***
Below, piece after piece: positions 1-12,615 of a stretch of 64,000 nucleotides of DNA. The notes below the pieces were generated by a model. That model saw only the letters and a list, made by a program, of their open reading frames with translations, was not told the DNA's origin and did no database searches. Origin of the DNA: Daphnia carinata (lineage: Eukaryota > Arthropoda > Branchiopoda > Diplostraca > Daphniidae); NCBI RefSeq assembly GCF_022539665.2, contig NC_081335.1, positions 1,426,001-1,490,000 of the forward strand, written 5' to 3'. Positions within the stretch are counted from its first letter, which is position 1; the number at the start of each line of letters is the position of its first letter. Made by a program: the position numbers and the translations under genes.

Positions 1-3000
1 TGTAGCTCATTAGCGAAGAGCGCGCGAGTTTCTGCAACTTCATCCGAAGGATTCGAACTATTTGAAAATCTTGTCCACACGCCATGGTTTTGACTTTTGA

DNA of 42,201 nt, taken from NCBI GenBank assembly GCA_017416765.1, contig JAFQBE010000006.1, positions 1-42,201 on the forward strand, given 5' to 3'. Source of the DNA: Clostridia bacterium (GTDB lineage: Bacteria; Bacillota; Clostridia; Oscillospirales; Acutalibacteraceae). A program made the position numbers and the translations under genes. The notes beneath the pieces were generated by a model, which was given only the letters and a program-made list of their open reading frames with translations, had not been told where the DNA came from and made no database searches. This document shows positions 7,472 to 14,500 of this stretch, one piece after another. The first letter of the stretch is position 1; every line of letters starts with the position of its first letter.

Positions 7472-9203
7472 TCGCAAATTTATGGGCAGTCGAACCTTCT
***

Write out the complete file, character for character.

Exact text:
Below, piece after piece: positions 1-12,615 of a stretch of 64,000 nucleotides of DNA. The notes below the pieces were generated by a model. That model saw only the letters and a list, made by a program, of their open reading frames with translations, was not told the DNA's origin and did no database searches. Origin of the DNA: Daphnia carinata (lineage: Eukaryota > Arthropoda > Branchiopoda > Diplostraca > Daphniidae); NCBI RefSeq assembly GCF_022539665.2, contig NC_081335.1, positions 1,426,001-1,490,000 of the forward strand, written 5' to 3'. Positions within the stretch are counted from its first letter, which is position 1; the number at the start of each line of letters is the position of its first letter. Made by a program: the position numbers and the translations under genes.

Positions 1-3000
1 TGTAGCTCATTAGCGAAGAGCGCGCGAGTTTCTGCAACTTCATCCGAAGGATTCGAACTATTTGAAAATCTTGTCCACACGCCATGGTTTTGACTTTTGA

DNA of 42,201 nt, taken from NCBI GenBank assembly GCA_017416765.1, contig JAFQBE010000006.1, positions 1-42,201 on the forward strand, given 5' to 3'. Source of the DNA: Clostridia bacterium (GTDB lineage: Bacteria; Bacillota; Clostridia; Oscillospirales; Acutalibacteraceae). A program made the position numbers and the translations under genes. The notes beneath the pieces were generated by a model, which was given only the letters and a program-made list of their open reading frames with translations, had not been told where the DNA came from and made no database searches. This document shows positions 7,472 to 14,500 of this stretch, one piece after another. The first letter of the stretch is position 1; every line of letters starts with the position of its first letter.

Positions 7472-9203
7472 TCGCAAATTTATGGGCAGTCGAACCTTCT